Tuesday, April 13, 2021
 

APAC creditworthiness stable – Moody’s

 

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Overall creditworthiness in the Asia Pacific (APAC) region, which includes the Philippines, is stable this year but US-China trade tensions could weigh on regional growth, according to Moody’s Investors Service.

“Our outlook for sovereign creditworthiness in Asia Pacific in 2019 is stable overall, reflecting our expectations for the fundamental credit conditions that will drive sovereign credit over the next 12-18 months,” it said in a report on Thursday.

The credit ratings agency observed that solid domestic fundamentals, including rising incomes and competitiveness, generally ample foreign exchange reserves and often sizeable domestic savings, would continue to underpin government credit quality region-wide.

In particular, it pointed out that elections in some sovereigns like the Philippines were unlikely to cause significant policy shifts.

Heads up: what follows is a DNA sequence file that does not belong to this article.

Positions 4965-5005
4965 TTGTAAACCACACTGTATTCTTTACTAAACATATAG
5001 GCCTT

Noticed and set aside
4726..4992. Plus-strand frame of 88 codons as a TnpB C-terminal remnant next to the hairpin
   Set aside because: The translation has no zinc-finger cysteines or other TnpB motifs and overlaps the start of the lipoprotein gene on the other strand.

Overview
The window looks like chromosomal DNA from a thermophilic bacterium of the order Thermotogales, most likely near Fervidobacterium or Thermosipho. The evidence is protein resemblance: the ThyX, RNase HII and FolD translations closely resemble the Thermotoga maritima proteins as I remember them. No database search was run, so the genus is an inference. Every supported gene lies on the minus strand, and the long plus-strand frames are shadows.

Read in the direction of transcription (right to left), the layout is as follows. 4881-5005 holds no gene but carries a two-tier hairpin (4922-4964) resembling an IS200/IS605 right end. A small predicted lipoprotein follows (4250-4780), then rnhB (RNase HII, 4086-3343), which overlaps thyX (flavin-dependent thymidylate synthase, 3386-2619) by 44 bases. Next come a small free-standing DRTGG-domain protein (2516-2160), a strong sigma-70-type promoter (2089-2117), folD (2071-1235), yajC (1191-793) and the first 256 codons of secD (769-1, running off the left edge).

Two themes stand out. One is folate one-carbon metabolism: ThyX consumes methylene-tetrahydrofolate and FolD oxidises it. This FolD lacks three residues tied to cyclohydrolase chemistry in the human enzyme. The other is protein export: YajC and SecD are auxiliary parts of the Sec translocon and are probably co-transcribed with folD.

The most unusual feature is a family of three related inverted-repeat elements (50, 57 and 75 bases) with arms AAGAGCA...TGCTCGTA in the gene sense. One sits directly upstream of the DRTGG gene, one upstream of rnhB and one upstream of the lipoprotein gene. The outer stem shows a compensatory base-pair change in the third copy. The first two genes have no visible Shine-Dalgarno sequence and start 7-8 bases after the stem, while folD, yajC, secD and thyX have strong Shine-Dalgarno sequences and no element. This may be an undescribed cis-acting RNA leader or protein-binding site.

“Local elections are due in Hong Kong, while the Philippines (Baa2 stable) will hold mid-term elections, with the entire lower house of Congress and half the Senate up for reelection, but there will be no leadership change. Consistent with our domestic political risk scores for these countries, we do not expect the elections to result in significant shifts in policies that would slow near-term economic activity, or alter sovereign credit quality,” Moody’s said.

However, it remarked that relations between the US and China were expected to swing between conflict and compromise, involving trade, investment, technology and geopolitics. This will weigh on exports and economic growth in APAC in the near term.

 


“We expect the pace of economic expansion in APAC to soften in 2019-20, with emerging and frontier market economies likely to experience the sharpest deceleration,” the credit rater said.

Median gross domestic product growth rates are estimated at 5.5 percent and 5.2 percent in 2019 for APAC emerging and frontier market economies respectively, while growth in the advanced economies will likely slow to 2.5 percent.

Finally, Moody’s highlighted that risks to the region’s medium-term growth prospects had also increased, given trade exposure to China and integration of manufacturing supply chains within the region.




 
 

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